David Moyes favourite as Alex Ferguson announces retirement
Fergie needs hip replacement op and says he's leaving the club he loves in the strongest possible shape
IT'S BEEN many years coming - but the announcement is still a shock. Sir Alex Ferguson, the greatest manager the British game has known, announced this morning that he will finally retire this summer after managing Manchester United for 26 years.
"The decision to retire is one that I have thought a great deal about," Ferguson said. "It is the right time. It was important to me to leave an organisation in the strongest possible shape and I believe I have done so."
The announcement follows a welter of rumour overnight. The Daily Telegraph said the gossip emerged following the club's players-v-coaches golf day at Dunham Massey on Tuesday afternoon. The paper went on to say that sources within the United squad confirmed that the day "had been overshadowed by suggestions that the Scot would be making an announcement ahead of Sunday's clash with Swansea at Old Trafford".
The Daily Mirror believes Ferguson's decision to retire after 27 years in charge of United was prompted by the news that he requires hip replacement surgery in the summer. With United chief executive David Gill also stepping aside at the end of the season, the Mirror said Ferguson believed the time was right to make way for a younger man.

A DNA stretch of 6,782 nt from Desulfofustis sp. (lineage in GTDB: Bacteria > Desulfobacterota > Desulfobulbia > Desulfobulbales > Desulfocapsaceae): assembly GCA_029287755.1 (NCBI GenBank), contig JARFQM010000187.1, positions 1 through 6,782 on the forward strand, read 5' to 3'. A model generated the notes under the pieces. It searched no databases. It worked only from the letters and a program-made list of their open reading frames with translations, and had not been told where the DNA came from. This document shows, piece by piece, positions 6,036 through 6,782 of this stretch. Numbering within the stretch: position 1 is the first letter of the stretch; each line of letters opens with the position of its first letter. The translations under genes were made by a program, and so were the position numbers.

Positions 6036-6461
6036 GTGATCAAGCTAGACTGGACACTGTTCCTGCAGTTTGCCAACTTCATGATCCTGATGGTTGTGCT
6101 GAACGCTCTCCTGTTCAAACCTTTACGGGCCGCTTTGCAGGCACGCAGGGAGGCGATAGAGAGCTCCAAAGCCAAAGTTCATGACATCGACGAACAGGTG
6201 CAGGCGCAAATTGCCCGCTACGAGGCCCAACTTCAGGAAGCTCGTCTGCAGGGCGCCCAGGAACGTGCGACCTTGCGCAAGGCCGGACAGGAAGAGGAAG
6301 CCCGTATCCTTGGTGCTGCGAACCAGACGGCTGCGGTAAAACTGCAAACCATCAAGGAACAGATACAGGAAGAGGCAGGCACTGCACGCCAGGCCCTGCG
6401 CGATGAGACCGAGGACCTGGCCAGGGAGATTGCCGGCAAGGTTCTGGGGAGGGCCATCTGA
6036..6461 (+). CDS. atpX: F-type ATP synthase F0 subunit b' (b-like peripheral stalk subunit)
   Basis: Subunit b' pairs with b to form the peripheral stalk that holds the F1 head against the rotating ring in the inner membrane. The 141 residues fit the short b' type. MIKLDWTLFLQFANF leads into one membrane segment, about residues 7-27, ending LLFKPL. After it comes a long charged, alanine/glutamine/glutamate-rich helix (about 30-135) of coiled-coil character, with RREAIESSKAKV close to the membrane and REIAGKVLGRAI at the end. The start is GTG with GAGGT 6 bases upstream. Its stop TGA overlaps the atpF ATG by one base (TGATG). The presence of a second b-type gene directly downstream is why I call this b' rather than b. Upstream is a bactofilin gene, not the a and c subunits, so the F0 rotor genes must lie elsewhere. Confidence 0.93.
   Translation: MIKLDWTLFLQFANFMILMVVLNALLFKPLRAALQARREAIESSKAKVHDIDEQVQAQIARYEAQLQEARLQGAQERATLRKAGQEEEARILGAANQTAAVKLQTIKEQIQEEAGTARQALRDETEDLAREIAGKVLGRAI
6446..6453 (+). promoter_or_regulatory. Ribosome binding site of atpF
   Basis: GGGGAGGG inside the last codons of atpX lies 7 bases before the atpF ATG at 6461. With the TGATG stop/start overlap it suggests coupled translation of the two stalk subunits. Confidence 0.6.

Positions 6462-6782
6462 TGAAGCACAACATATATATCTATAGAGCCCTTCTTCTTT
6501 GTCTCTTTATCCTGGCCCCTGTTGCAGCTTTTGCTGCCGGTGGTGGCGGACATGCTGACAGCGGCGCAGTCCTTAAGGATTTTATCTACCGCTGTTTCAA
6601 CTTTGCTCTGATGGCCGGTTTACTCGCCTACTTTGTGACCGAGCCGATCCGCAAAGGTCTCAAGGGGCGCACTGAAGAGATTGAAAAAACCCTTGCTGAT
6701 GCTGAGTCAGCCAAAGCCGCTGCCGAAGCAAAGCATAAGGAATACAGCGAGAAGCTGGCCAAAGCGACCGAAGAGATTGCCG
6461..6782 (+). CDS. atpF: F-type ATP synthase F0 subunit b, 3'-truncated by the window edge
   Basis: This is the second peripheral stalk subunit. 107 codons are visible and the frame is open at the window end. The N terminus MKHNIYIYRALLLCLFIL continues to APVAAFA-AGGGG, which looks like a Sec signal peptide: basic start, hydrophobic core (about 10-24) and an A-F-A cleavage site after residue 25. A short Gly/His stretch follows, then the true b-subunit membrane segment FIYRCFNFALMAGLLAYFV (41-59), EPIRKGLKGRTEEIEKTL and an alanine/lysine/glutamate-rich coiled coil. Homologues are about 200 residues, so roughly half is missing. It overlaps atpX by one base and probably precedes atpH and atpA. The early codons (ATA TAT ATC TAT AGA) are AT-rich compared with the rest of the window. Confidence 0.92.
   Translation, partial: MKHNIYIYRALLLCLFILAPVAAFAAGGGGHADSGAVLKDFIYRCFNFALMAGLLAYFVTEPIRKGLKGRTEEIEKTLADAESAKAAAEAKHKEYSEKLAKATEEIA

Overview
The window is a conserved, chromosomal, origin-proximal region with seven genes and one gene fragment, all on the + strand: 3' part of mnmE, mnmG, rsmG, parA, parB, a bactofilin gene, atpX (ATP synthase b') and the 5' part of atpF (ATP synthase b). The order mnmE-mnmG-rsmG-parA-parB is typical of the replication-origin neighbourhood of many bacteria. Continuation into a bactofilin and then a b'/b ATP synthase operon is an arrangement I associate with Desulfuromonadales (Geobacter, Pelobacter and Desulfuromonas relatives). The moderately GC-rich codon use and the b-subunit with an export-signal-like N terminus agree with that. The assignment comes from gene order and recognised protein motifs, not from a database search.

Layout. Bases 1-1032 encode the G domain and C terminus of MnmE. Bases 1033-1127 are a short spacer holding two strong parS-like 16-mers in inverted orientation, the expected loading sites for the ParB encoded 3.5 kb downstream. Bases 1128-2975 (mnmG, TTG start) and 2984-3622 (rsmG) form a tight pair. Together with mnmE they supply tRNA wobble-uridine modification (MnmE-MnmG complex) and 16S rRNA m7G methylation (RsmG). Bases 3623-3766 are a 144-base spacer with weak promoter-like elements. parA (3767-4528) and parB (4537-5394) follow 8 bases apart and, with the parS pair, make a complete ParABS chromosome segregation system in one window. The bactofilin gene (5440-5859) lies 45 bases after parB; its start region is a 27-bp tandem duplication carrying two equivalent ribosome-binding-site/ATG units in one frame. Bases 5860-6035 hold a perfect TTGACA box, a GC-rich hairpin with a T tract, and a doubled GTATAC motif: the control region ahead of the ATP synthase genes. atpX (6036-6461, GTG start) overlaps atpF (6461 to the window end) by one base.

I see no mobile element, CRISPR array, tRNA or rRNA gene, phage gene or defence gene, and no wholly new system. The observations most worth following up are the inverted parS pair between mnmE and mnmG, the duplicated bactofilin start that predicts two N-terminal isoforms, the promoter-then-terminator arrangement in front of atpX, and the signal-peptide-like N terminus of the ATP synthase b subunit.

United last month won their 13th Premier League title under Ferguson, and their final match of this season – against West Bromwich Albion – will be his 1,500th game in charge.
As the Daily Mail reported, Manchester United was bound to act on the rumours because since United were floated on the New York Stock Exchange they are now obliged to adhere to their strict rules and regulations regarding "the release of significant information relating to the running of the club".
While Ferguson is expected to attend the Chester races today for an afternoon excursion with his players, the papers are giving their tips as to who could replace the 71-year-old Scot at the helm of the Premier League champions.
The Sun notes that not only have bookies slashed the odds on Fergie's reign coming to end "to an astonishing 7-4" but Everton manager David Moyes is the 11-10 hot favourite to take over at Old Trafford. The Sun quotes a Paddy Power spokesman saying: "2013 looks increasingly likely to be the last in the glorious career of Sir Alex — and Moyes is the man punters want to back."
The 50-year-old Moyes, like Ferguson a Scot, is one of the men fingered by The Guardian, although the paper doesn't exclude the possibility that Jose Mourinho has been selling the world a dummy and, far from returning to Chelsea – as has been strongly hinted in recent days – the Real Madrid coach is actually preparing to replace Ferguson. Then again, says The Guardian, could Borussia Dortmund coach Jurgen Klopp be in the frame, or even Malaga's Manuel Pellegrini?
The world will have to wait and see, but one thing does seem increasingly likely: the most successful manager in the history of British football is about to hang up his hairdryer. ·